Hypnotic Brass Ensemble – Hypnotic Brass Ensemble (Honest Jon’s, 2009)
I’m not sure there’s much mileage in this conceit beyond one album, but what a tremendously enjoyable album this is. Juxtaposing the full force and authority of a New Orleans-style brass ensemble with some righteous hip-hop inspired grooves (courtesy of outstanding drummers Malcolm Catto and Sola Akingbola) results in music with unstoppable urgency and insistence. There wouldn’t be quite such an energy rush were the arrangements not so convincing and the playing so jubilant. The likes of ‘Rabbit Hop’ and ‘Alyo’ are celebratory blasts, brimming with enthusiasm.
Levon Helm – Electric Dirt (Vangard/EMI, 2009)
I foolishly missed Levon Helm’s excellent comeback album ‘Dirt Farmer’ when it was first released a couple of years ago but have since immersed myself in its brilliant journey through the American folk tradition. Its immediate follow-up is better still, as its title suggests offering up more of the same with extra amplification. Former Bob Dylan guitarist Larry Campbell again produces and, although there’s only one original Helm song here, it must be noted that this is a far more inspired journey through blues, country and soul than Dylan’s ‘Together Through Life’. Helm’s voice still has considerable power, particularly remarkable given his recent battle with throat cancer. He also plays drums on every track, his dusty shuffle grooves still impeccable. The whole experience is elevated by Steve Bernstein’s wonderful horn arrangements, which bring a modified version of New Orleans to the proceedings. The vocal arrangements are similarly impressive, adding sophistication to an already effortless band delivery (Larry Campbell’s ‘When I Go Away’ is probably the best example of this). This is gutsy, soulful music with spirit and feeling. In its mapping of the connections between Appalachian folk, country, soul, gospel, blues and early New Orleans jazz, it’s one of the best records of the year so far, and arguably the best trip through American folk music since Steve Earle’s ‘The Mountain’.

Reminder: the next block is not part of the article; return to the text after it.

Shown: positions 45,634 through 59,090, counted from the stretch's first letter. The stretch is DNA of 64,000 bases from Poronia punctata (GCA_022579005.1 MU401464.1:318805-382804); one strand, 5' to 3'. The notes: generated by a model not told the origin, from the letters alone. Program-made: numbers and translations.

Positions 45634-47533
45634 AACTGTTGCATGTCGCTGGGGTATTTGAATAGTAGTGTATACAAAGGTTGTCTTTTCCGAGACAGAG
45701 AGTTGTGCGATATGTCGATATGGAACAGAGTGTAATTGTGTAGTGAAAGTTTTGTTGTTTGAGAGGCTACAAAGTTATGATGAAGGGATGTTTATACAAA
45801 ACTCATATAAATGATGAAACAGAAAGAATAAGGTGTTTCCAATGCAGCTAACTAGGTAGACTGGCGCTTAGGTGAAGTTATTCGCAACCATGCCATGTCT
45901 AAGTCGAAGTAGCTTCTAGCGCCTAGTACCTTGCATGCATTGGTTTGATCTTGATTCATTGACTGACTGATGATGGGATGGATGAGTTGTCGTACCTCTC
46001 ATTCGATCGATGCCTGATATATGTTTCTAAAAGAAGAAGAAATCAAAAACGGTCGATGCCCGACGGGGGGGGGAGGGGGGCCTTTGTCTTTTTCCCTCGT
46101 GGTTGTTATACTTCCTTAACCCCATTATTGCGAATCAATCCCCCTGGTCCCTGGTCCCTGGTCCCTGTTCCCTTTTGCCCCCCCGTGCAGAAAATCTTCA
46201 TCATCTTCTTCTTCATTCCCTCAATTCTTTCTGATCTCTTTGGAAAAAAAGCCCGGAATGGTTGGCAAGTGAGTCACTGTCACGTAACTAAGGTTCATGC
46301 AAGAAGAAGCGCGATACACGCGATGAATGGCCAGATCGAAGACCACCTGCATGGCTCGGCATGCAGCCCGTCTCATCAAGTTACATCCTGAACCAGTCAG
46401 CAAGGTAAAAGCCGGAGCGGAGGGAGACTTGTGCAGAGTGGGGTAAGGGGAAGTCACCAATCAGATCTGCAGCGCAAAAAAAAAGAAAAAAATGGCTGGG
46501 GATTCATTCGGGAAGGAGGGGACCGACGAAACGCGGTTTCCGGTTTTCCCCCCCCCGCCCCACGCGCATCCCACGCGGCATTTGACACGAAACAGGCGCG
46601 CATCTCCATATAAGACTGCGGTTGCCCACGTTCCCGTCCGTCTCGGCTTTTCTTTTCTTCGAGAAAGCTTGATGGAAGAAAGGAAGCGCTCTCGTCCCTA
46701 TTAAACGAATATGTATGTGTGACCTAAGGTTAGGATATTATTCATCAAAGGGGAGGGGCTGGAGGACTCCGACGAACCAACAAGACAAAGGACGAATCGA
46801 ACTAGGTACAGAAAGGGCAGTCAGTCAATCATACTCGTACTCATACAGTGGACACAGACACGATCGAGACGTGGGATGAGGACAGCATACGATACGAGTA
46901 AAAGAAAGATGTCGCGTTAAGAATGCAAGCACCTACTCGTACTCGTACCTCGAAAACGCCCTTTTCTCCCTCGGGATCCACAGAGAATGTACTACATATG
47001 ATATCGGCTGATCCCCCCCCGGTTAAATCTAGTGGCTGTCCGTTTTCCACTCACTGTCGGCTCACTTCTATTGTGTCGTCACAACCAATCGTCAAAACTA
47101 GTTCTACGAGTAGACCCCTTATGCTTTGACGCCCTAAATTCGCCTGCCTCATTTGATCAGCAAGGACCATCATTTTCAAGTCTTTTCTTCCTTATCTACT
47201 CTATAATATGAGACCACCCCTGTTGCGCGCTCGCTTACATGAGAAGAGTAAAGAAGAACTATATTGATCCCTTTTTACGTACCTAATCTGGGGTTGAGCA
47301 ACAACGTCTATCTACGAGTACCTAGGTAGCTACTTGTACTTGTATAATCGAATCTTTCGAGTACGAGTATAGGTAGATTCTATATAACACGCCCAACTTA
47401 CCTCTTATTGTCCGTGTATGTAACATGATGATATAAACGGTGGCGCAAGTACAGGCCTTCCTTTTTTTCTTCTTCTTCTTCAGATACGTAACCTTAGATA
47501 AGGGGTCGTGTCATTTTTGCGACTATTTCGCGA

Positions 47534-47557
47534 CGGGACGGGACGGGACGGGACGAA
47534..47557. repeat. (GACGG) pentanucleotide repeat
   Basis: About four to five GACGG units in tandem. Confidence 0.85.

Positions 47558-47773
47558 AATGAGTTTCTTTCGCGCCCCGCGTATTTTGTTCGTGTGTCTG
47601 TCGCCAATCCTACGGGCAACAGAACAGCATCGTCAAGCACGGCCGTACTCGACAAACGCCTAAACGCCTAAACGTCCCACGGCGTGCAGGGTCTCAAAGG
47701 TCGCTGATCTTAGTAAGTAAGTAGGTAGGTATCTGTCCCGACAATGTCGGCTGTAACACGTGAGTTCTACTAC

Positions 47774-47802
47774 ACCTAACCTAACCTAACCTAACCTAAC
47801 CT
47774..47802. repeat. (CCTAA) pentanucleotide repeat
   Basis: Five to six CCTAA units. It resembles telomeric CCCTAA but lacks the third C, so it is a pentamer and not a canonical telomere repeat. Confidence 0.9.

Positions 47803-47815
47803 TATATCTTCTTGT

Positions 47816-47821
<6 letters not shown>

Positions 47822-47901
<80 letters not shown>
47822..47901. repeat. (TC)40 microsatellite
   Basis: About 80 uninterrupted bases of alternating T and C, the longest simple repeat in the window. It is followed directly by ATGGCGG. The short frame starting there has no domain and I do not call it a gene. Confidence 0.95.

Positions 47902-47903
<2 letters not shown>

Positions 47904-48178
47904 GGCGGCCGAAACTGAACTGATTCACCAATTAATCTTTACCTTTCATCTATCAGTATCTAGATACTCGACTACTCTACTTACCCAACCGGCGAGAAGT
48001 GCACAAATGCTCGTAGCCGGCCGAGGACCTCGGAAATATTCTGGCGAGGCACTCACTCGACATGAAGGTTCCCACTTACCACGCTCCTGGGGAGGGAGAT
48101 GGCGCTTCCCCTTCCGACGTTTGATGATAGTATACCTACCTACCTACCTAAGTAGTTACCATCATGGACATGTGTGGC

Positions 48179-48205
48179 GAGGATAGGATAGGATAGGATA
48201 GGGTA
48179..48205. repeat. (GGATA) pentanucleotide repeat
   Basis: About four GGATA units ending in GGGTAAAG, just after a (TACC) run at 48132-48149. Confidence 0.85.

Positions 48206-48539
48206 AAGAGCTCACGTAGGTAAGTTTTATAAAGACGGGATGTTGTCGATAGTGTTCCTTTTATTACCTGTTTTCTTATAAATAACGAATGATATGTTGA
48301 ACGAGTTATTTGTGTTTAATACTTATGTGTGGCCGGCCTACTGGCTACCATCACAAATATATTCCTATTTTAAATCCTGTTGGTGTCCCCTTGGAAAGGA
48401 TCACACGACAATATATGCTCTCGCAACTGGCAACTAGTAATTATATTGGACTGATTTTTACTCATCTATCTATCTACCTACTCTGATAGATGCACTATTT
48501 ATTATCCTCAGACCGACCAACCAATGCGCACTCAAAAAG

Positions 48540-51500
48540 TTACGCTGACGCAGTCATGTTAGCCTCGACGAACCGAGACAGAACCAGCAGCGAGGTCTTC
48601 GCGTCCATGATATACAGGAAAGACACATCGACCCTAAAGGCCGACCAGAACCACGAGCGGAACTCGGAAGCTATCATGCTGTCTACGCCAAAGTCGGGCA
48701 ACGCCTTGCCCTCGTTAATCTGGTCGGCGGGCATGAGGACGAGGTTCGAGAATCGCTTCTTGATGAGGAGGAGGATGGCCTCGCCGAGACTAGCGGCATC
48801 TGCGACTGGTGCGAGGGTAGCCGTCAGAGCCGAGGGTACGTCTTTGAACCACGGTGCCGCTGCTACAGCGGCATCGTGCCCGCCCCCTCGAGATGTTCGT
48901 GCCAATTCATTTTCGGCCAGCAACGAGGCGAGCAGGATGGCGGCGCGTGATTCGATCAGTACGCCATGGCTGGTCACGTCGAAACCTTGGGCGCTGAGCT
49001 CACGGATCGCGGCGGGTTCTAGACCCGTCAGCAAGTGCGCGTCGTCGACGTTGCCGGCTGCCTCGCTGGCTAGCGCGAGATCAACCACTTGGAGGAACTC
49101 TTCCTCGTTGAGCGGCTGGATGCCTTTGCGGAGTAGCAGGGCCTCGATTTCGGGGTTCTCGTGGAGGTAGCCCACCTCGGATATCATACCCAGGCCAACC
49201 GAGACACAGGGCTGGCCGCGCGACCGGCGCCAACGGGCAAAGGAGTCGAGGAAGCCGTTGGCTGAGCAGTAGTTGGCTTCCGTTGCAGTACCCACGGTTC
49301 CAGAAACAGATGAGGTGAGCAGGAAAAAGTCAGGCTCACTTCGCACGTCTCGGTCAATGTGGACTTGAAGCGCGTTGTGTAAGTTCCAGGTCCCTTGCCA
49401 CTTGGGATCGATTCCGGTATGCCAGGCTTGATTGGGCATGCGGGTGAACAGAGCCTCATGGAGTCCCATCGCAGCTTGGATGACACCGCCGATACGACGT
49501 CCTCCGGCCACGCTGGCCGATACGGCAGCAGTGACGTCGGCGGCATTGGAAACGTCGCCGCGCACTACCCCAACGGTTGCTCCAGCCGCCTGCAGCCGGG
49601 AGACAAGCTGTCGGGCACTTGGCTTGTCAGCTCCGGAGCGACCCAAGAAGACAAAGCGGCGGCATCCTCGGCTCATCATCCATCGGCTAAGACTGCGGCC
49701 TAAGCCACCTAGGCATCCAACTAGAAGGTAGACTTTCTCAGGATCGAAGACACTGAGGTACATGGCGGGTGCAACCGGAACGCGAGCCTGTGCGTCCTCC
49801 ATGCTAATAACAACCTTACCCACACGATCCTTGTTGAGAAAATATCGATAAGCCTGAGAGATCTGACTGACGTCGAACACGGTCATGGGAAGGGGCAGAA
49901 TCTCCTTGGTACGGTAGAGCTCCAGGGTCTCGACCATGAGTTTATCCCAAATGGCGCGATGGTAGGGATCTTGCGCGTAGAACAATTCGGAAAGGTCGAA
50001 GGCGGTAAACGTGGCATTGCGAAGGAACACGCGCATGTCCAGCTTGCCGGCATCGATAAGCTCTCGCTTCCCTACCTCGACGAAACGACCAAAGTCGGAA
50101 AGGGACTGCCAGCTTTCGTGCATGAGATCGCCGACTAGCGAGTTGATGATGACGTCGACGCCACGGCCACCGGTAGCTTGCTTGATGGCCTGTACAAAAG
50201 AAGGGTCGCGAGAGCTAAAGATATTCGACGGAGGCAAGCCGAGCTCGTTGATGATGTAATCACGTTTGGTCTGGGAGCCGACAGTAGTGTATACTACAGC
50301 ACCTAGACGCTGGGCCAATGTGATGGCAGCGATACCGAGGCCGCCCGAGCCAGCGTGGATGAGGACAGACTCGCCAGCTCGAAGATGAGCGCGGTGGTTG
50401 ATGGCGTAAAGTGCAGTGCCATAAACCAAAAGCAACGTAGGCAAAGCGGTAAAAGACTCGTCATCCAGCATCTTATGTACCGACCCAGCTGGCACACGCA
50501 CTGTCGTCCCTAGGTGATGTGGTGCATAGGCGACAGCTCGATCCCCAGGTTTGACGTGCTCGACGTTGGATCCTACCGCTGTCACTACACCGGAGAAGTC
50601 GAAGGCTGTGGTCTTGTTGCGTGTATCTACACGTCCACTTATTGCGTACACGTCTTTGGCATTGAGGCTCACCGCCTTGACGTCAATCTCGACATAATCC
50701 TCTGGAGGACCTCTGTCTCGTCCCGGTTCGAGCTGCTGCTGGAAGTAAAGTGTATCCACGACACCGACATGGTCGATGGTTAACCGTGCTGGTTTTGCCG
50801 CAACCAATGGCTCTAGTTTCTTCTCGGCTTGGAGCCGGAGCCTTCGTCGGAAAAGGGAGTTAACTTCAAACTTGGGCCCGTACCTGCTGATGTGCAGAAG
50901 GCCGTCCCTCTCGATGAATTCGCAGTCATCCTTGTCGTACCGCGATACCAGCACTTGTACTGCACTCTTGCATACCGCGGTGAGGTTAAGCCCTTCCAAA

Jarvis Cocker – Further Complications (Rough Trade, 2009)